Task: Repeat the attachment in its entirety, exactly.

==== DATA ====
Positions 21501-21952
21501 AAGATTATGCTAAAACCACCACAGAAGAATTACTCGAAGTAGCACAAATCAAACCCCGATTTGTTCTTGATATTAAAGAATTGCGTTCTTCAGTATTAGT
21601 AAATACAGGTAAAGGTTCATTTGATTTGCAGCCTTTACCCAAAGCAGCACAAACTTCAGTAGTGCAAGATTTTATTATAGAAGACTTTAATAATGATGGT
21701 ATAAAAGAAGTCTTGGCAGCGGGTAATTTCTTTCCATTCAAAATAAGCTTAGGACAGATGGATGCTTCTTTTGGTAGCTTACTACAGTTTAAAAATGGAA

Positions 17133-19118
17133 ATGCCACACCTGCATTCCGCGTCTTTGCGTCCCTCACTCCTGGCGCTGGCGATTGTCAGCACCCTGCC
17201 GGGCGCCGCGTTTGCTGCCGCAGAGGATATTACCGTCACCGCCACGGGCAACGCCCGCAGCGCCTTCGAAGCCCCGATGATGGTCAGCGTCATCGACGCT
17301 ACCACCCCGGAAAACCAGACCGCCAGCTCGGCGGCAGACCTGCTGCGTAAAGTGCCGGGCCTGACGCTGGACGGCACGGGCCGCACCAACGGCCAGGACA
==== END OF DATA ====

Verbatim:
Positions 21501-21952
21501 AAGATTATGCTAAAACCACCACAGAAGAATTACTCGAAGTAGCACAAATCAAACCCCGATTTGTTCTTGATATTAAAGAATTGCGTTCTTCAGTATTAGT
21601 AAATACAGGTAAAGGTTCATTTGATTTGCAGCCTTTACCCAAAGCAGCACAAACTTCAGTAGTGCAAGATTTTATTATAGAAGACTTTAATAATGATGGT
21701 ATAAAAGAAGTCTTGGCAGCGGGTAATTTCTTTCCATTCAAAATAAGCTTAGGACAGATGGATGCTTCTTTTGGTAGCTTACTACAGTTTAAAAATGGAA

Positions 17133-19118
17133 ATGCCACACCTGCATTCCGCGTCTTTGCGTCCCTCACTCCTGGCGCTGGCGATTGTCAGCACCCTGCC
17201 GGGCGCCGCGTTTGCTGCCGCAGAGGATATTACCGTCACCGCCACGGGCAACGCCCGCAGCGCCTTCGAAGCCCCGATGATGGTCAGCGTCATCGACGCT
17301 ACCACCCCGGAAAACCAGACCGCCAGCTCGGCGGCAGACCTGCTGCGTAAAGTGCCGGGCCTGACGCTGGACGGCACGGGCCGCACCAACGGCCAGGACA